forests. New society has grown, new civilization built up,
new kingdom established, new economy flourished at the cost
of and on destruction of forests. But hardly people have
realised its importance or care to look back with any sense
of gratitude to this important natural resource of the world,
is so vital even in the modern civilized society. Forest and
forest products have been playing important role to the
nations in support of agriculture , in the growth of industry, giving protection in natural clamities and making provision for its growing population in earning livelihood and
thereby helping economic development of nations in earning
or saving foreign exchange. Forest products are again in
the service of any individual from T cradle to coffin1 but
very often an individual offers his gratitude by using his
injudicious brutal axe in cutting a mighty tree, which might
have grown for over hundred years serving his fellow men for
generations, and even without caring to replace this gift of
nature by planting atleast a similar one is a suitable pice.

Abstract:

Pakistan consists of two regions, viz., East and West
Pakistan, separated by nearly 1,000 miles of Indian territory,
climatic conditions, the soil and forest types of these two regions
are varied. On the national basis, less than ten per cent of the
total land area is classified as forest and range land. In-East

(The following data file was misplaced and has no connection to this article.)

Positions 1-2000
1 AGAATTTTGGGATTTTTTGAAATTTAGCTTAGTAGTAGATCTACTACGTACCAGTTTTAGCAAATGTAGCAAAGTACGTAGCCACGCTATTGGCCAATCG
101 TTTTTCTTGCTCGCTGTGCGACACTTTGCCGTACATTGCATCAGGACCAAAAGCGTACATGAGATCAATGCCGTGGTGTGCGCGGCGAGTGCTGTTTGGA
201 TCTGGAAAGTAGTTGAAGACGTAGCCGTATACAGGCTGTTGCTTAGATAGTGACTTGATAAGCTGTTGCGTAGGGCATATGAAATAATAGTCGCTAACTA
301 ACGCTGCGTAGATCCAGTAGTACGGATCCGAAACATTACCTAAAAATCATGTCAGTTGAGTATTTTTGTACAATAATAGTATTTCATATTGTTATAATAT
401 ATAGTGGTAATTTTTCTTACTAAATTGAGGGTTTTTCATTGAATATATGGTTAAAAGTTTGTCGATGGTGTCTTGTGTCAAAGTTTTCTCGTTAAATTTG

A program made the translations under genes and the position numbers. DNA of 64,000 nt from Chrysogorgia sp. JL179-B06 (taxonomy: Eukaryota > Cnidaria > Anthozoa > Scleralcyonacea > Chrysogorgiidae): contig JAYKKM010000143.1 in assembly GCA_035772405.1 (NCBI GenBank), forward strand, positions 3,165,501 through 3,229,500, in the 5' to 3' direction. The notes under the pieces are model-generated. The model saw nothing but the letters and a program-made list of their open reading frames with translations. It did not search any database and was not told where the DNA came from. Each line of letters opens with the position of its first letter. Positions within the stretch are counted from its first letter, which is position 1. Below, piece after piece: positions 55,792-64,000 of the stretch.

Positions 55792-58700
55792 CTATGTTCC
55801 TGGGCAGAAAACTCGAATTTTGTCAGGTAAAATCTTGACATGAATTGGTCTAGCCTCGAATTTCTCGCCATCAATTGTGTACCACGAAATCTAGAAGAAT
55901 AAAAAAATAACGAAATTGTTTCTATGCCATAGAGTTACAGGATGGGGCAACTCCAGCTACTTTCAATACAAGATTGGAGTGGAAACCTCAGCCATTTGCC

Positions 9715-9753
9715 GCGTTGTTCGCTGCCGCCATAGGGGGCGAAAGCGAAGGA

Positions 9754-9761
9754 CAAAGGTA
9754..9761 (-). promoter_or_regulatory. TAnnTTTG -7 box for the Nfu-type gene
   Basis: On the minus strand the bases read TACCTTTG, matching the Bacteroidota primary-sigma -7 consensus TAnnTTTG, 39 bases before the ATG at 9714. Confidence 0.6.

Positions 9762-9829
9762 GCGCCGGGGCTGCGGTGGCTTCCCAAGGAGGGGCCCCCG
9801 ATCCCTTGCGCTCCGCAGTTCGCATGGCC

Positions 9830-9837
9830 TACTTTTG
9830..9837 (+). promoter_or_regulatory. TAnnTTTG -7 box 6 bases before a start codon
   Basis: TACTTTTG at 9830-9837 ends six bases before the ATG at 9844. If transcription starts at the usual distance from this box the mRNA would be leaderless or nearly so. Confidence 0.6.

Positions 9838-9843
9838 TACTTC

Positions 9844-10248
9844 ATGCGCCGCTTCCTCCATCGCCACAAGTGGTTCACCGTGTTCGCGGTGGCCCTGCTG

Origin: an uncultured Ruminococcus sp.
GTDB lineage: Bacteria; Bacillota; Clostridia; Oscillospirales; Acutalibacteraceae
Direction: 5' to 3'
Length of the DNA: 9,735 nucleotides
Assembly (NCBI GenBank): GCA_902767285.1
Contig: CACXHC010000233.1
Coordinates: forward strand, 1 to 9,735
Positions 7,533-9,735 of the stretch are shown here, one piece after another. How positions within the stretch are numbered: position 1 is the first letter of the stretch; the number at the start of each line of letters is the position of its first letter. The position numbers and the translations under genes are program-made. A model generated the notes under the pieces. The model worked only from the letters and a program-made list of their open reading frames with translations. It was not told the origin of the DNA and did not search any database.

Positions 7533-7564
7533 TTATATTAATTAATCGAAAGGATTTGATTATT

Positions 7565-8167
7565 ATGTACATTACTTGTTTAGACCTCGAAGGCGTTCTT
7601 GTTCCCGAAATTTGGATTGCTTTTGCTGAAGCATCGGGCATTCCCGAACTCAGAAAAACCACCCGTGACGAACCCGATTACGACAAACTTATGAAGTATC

Pakistan, however, 17.3 per cent of the land area is forest land of
which approximately ten per cent is under scientific management and
the remaining 7.3 per cent is in the category of unclassed state
forests where shifting cultivation by the tribal people is practised.
Less than one third 01″ the forest area in West Pakistan is regarded
as productive forest hind and the balance is range land,

Abstract:

One of the chief disadvantages of wood in use
is its inability to retain its shape with the change in
the moisture content. It shrinks and swells as water is
desorbed or adsorbed in the cell wall of the wood fibre
which is composed primarily of cellulose ‘mnicrofibrils.
The hydroxyl groups—of—the e. e ll.ulose c.hain-exhibi^t—strong…-
affinity for water molecules* The hygroscopisity of wood
— is due to–these–water loving hydroxyl groups. In the swollen
state water is adsorbed to the easily ■ accessible–hydroxyl- — –
groups of the less^ordered..amorphous–region^–With-the loss
of water, on.Jurying 3 surface tension forces pull the adjacent
cej, ] nInsebchains together causing shrinkage of the fibres
equal to the volume of water removed.

Abstract:

Introduction :
This paper describes the paper making properties of
various types of paper prepared from the mixture of 8(eight) minor
hardwood species, viz, Itchri (Anogeissus acuminata), Amra
(Spondias pinnata) , Barta (Artocarpus lakoocha), Champhata
(Sapium baccatum) , Gutgutia (Walsura robusta), Chakua koroi
(Albizzia chinensis) , Kuramara (Pithecolobium angulatum) r -Jagga
dumur (Ficus glomerata). These minor hardwoods are scattered all
over Chittagong and Chittagong Hill Tract areas. In an earlier
work conducted in this Institute (1) chemical and semichemical
pulping studies of these mixed species were performed and the
effects of various pulping variables on the resultant pulps were
determined.